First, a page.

James Beattie was a distinguished 18th century Scottish poet, academic and moral philosopher whose work earned him the post-nominals FRSE – Fellowship of the Royal Society of Edinburgh, an organisation that he was a co-founder of. His name carried such weight in literary history that he was one of the sixteen Scottish writers included on the Scott Monument that was completed in 1844 on Princes Street, Edinburgh. It is, perhaps, remarkable that he chose to remain on the staff of Marischal College, near Aberdeen having been appointed Professor of Moral Philosophy and Logic in 1760.
He was born on the 25th October 1735 in Laurencekirk, a small north east town in Kincardineshire (now part of Aberdeenshire). His father ran a small farming concern as well as being a shopkeeper but the means were found to send his son to Marischal from where he graduated in 1753. He had ambitions in both philosophical and literary fields and his first volume of poetry was published in 1765 under the title The Judgment of Paris. The piece of work that really made his reputation though was published in 1771.
Beattie often spoke out vehemently against the slave trade and his feelings were outlined in a remarkable work from the Scottish “common sense school of philosophy” called An Essay on the Nature and Immutability of Truth. This proved popular around the world, including America, and Beattie was inducted into the American Philosophical Society in 1784. Translations of the book were published in Dutch, French and German and he was soon summoned for an audience with King George III. The result of this was the award of a Crown pension of £200 per annum and Oxford University bestowed an LL.D. degree upon him. The famous painter Sir Joshua Reynolds painted his portrait.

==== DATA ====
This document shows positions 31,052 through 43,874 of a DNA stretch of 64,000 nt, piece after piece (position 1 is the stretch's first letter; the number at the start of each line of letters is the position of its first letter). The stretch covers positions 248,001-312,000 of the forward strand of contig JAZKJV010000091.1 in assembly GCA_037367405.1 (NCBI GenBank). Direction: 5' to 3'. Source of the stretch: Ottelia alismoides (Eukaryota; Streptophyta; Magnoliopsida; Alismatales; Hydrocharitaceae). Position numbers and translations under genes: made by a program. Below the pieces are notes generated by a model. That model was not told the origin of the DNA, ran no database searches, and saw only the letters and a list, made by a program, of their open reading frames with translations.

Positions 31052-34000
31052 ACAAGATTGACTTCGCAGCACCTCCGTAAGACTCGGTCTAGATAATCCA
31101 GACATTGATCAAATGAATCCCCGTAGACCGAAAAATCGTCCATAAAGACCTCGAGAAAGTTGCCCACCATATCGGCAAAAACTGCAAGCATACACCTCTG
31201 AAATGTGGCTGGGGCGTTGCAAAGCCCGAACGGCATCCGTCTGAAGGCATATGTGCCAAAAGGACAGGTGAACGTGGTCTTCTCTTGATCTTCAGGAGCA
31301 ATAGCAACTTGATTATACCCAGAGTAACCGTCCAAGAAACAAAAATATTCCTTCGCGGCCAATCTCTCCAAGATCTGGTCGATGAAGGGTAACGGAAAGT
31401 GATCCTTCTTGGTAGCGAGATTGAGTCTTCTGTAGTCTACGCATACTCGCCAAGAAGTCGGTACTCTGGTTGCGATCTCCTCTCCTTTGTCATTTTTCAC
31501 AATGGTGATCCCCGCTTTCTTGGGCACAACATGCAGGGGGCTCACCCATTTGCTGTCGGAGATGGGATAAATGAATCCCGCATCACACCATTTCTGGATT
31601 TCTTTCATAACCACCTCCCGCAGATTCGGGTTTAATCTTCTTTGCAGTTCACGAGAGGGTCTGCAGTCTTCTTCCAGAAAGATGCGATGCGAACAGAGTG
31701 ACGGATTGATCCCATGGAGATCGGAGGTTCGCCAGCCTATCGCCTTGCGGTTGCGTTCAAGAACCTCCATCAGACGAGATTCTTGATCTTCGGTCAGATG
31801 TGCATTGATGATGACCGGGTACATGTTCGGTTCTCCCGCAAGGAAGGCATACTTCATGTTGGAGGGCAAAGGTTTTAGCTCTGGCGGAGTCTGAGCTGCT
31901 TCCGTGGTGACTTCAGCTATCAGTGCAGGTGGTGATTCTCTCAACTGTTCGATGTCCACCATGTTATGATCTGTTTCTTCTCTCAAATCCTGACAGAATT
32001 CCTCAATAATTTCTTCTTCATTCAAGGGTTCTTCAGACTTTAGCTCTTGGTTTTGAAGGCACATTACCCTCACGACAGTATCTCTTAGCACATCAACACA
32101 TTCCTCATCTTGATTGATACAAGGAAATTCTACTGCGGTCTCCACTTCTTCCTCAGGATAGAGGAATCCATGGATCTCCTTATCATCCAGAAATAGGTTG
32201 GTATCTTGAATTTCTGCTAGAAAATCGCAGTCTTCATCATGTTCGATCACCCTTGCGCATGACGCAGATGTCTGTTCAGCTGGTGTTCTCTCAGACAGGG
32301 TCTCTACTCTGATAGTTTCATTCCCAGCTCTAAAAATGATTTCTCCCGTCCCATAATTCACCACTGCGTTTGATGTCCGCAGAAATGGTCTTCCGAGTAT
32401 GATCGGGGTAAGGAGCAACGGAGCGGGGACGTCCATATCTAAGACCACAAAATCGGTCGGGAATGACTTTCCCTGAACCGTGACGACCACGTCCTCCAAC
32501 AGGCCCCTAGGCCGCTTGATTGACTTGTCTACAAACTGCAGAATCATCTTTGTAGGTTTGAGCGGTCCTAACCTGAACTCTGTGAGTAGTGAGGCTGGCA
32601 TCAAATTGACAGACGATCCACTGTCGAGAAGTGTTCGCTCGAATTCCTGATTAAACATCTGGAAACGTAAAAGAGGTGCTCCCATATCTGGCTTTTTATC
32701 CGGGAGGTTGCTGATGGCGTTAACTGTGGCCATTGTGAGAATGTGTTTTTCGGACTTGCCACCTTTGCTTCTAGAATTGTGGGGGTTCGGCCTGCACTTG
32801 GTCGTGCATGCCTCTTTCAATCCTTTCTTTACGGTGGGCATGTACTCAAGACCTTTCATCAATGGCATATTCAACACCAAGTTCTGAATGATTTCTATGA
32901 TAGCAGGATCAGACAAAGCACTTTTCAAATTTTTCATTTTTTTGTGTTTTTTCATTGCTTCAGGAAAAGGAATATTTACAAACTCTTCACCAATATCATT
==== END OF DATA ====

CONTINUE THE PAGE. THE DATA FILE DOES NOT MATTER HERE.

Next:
Beattie’s major work of poetry also came out the same year although The Minstrel actually constituted two separate books, the second being published in 1774. Many readers and literary critics considered it to be a beautiful piece of descriptive writing, written in Spenserian stanzas. It earned praise from all quarters, including the likes of Edmund Burke and Samuel Johnson. It’s full title was
and an extract is included here:
Many believed that this poem was a precursor to some of the central preoccupations of the Romantic movement, being a lyrical, comprehensive view of the natural world but Beattie tended to focus mostly on broad questions of religion, morality and philosophy in the majority of his work. Perhaps it was inevitable that such a direction would lead the author into troubled waters and, indeed, his final years were not happy ones. His family life disintegrated when, first, his wife was committed to an asylum having been declared mad and she later died there. Then he lost both of his sons. The elder son died in 1790 and the younger lost his life six years later.
Beattie struggled to cope with such tragedies and his health deteriorated rapidly. He had several strokes until his body finally gave up on him.
James Beattie died in Aberdeen on the 18th August 1803 at the age of 67.